Uniforms Create Positive 'Halos' for Workers

Nov 13, 2006, 00:00 ET from UniFirst Corporation

    WILMINGTON, Mass., Nov. 13 /PRNewswire-FirstCall/ -- Studies show that
 consumers view employees who wear uniforms as being more professional,
 organized and reliable than their non-uniformed counterparts -- and that
 they regard companies with uniform programs as having workers who are
 properly trained to do the job right. These positive impressions mean
 uniforms ultimately have the ability to make a tangible impact on a
 company's bottom line.
     The attributes consumers associate with uniforms were underscored in a
 study conducted by J.D. Power and Associates(R) for the Uniform and Textile
 Service Association, titled "The Customer Perceptions of Uniforms in the
 Workplace." The study definitively showed consumers overwhelmingly prefer
 to do business with companies whose employees wear uniforms.
     "Generally speaking, it's about business image," explains Robert
 Isaacson, Marketing Director at UniFirst Corporation, a leading provider of
 uniforms and work clothing throughout the United States and Canada. "And
 standing in the forefront of every company's image are its employees and
 how they're attired. If appropriately uniformed-with consistent-looking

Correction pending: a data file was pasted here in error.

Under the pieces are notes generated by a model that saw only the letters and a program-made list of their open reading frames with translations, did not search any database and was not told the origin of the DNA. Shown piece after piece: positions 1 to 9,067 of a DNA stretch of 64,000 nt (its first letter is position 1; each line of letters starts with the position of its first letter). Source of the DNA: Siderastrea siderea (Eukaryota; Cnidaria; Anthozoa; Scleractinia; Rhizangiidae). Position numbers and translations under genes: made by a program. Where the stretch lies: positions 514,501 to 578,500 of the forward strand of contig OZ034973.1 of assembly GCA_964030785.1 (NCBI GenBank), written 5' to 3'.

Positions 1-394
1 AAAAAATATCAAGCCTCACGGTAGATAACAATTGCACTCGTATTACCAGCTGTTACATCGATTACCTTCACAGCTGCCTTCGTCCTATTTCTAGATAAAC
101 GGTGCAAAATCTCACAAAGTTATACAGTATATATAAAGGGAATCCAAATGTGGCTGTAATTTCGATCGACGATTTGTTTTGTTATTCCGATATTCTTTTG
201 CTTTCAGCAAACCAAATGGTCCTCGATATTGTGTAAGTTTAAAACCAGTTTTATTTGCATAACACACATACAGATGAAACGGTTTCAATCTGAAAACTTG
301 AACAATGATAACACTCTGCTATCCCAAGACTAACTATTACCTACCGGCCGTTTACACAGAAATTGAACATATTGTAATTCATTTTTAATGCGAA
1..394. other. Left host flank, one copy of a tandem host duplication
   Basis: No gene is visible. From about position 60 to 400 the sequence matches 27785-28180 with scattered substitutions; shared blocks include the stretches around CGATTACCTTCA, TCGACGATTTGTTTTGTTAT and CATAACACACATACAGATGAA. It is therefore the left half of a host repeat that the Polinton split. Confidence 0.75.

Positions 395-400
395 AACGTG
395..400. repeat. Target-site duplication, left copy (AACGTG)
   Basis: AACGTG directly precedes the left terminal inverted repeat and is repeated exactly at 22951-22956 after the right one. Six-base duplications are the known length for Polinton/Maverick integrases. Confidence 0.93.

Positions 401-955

quality garments featuring identifiable color schemes, company logos, and
 any other customization- customers typically view employees as able to do a
 more professional job and as taking greater pride in their work.
 Conversely, if employees appear to pay scant attention to their appearance,
 customers can begin to have doubts about the quality of products or
 services being offered."
     "The perceived link between employee uniforms and positive public
 impressions is what social scientists refer to as the 'halo effect',"
 Isaacson says. "It's similar to the association people make when they
 interpret someone as being smarter because he or she wears eyeglasses or
 someone as having more redeemable qualities because of physical
     What the "halo effect" ultimately translates into is a competitive edge
 for companies, Isaacson says. "By outfitting their employees in image-
 enhancing uniforms, companies differentiate themselves and are more able to
 attract the consumer's attention. It's no wonder that the ever growing
 numbers of companies with managed uniform programs seem to have an 'aura of
 success' about them, while their bottom lines are improved by having a
 reputable provider manage their uniform programs."
     UniFirst provides a range of uniforms, products, and services to nearly
 200,000 business customers each week. More than a million employees are in
 UniFirst work clothes every business day. For more information, call them
 at 800-225-3364 or visit http://www.unifirst.com.

SOURCE UniFirst Corporation